In Katherine Porter’s essay, “The Value Of a College Degree”, Katherine answers the question to whether continuing education beyond high school is worth it or not. Since college costs are increasing radically every year, many students and parents aren’t considering a two- or four-year college education a necessity. Her essay is reaches out to those parents and students who are in doubt, with the use of cited evidence and her many research studies, she is determined into convincing those who question attending college to pursue further education. Although the question of whether continuing education beyond high school is worth it or not remains unsettled by many, it should definitely be considered.
First off, a valuable college education brings out the best in a person; it makes them stronger and builds an immense amount of confidence. Some may consider pursuing a college education as something that’s completely out of reach, but I might just have to say that you’re wrong. A college education not only builds strength and confidence, it also helps you grow. College students are situated in different types of situations, environments and or settings in which they encounter all kinds of people. To explain much further, as said in a source found in Google: “College education has a profound effect on a person and his or her life. It helps people choose their careers more wisely and the college experience makes people become more confident and can make better and well judged decisions.” (Google.com, Value of College Education)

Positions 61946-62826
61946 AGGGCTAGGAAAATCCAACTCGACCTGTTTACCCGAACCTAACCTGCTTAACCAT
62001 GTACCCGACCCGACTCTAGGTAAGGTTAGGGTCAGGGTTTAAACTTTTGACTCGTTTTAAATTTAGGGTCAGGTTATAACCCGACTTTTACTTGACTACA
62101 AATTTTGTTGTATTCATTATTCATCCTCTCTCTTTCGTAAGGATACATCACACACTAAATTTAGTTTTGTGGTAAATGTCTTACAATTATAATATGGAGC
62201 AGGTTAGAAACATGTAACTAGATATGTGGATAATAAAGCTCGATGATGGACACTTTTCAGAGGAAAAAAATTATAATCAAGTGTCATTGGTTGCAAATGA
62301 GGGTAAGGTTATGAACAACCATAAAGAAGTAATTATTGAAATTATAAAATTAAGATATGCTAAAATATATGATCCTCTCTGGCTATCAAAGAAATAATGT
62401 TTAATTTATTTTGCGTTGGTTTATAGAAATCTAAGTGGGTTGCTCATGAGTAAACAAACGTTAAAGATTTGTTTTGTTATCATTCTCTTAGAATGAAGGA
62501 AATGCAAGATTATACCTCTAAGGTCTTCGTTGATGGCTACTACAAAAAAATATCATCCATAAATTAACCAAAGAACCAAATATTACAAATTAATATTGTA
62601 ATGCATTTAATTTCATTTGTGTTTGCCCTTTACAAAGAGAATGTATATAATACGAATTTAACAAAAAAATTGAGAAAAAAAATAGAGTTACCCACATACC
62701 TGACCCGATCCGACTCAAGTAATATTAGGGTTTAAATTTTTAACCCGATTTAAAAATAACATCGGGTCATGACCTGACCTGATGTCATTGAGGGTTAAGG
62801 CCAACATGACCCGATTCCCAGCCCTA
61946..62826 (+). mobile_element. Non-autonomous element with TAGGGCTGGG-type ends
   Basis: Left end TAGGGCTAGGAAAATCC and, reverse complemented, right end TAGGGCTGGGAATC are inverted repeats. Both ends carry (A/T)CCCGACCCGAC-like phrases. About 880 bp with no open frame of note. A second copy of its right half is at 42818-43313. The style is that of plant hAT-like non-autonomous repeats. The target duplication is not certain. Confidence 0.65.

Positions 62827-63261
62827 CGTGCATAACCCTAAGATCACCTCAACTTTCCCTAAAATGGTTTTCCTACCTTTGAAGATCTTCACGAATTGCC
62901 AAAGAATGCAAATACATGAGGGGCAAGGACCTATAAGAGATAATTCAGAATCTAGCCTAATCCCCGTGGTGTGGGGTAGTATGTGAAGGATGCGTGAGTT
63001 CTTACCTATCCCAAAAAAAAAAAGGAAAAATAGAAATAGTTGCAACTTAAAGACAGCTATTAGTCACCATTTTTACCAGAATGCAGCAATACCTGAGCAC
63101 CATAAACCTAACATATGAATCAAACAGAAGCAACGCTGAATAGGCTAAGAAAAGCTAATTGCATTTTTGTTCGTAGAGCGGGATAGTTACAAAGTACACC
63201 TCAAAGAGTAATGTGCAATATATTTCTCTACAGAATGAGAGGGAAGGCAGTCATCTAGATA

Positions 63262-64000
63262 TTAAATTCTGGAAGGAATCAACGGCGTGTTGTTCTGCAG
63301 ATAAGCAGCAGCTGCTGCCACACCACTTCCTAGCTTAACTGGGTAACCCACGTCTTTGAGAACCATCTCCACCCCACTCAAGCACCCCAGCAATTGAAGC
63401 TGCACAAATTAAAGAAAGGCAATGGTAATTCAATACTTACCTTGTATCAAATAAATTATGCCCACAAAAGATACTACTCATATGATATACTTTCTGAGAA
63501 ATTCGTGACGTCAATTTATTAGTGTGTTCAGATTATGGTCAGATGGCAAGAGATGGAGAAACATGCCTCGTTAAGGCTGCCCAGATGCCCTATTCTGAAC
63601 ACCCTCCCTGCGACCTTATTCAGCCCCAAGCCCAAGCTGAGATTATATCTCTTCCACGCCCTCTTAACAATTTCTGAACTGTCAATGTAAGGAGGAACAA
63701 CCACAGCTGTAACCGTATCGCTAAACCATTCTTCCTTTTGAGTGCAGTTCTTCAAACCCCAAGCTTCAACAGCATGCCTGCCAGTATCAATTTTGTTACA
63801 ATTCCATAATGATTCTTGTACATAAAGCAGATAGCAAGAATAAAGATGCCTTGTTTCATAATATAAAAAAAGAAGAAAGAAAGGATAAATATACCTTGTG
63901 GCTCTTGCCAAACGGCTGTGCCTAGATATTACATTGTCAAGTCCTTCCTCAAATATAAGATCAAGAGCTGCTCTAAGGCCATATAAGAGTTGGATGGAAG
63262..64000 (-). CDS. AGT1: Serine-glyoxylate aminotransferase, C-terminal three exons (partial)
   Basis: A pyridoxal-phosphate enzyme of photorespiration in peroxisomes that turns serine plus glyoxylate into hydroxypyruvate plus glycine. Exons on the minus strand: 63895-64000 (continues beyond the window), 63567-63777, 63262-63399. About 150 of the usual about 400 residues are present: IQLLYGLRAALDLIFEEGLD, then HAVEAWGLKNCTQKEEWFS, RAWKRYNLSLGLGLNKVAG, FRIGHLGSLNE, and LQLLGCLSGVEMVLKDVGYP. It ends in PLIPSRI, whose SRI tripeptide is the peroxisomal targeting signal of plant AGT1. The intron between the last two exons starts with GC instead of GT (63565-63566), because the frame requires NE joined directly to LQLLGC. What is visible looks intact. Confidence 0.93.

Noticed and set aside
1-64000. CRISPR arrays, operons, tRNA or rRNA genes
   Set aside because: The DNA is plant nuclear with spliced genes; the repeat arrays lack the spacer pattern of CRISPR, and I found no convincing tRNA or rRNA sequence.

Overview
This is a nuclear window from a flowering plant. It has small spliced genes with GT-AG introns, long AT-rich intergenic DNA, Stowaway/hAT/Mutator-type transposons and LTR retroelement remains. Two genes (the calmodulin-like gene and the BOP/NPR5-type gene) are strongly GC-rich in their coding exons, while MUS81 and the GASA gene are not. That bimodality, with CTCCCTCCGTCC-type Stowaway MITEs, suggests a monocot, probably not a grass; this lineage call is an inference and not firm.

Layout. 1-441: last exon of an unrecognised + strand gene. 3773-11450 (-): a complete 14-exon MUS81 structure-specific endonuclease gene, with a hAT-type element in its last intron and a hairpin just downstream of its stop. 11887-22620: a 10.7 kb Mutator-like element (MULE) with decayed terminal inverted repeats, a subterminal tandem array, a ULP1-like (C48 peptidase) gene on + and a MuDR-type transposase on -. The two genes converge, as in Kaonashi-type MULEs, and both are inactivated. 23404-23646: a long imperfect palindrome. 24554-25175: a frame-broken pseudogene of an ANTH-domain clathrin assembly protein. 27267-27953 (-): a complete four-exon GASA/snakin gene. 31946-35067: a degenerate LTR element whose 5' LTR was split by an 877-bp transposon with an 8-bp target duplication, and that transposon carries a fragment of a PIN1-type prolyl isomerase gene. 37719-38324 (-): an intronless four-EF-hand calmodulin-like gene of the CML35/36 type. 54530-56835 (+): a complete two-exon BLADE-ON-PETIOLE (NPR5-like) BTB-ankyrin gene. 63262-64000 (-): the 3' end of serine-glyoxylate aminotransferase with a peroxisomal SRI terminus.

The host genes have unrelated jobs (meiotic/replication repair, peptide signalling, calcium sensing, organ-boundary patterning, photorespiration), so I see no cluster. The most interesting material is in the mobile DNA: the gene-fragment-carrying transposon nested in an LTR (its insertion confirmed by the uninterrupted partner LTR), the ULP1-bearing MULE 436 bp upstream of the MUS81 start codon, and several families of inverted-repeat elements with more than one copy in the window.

A College education develops growth in terms of adulthood and maturity, built from experience. Many high school students believe that doing well academically would be enough. That is only somewhat true; most colleges consider well-rounded students, like those who participate in extra curricular actives, activities such as being involved in sports, volunteering, and community work. Keeping an open mind when considering college selections is a very important factor when it comes to decision making. Parents and students should not allow money or locations limit their thinking when researching schools. By attending college fairs, and purchasing college guide books they’ll learn about colleges that ‘fit’, in an overall aspect. Scheduling interviews, preferably on-campus interviews, will allow students to demonstrate genuine interest and allows him or her the opportunity to make a valuable link.
All in all, the key factor isn’t getting a college degree itself but the degree owner. A college education is now a necessity, and the average American couldn’t possibly make it through these times and those that are to come without one. “Get in(worry about the money later.”
Courtney from Study Moose
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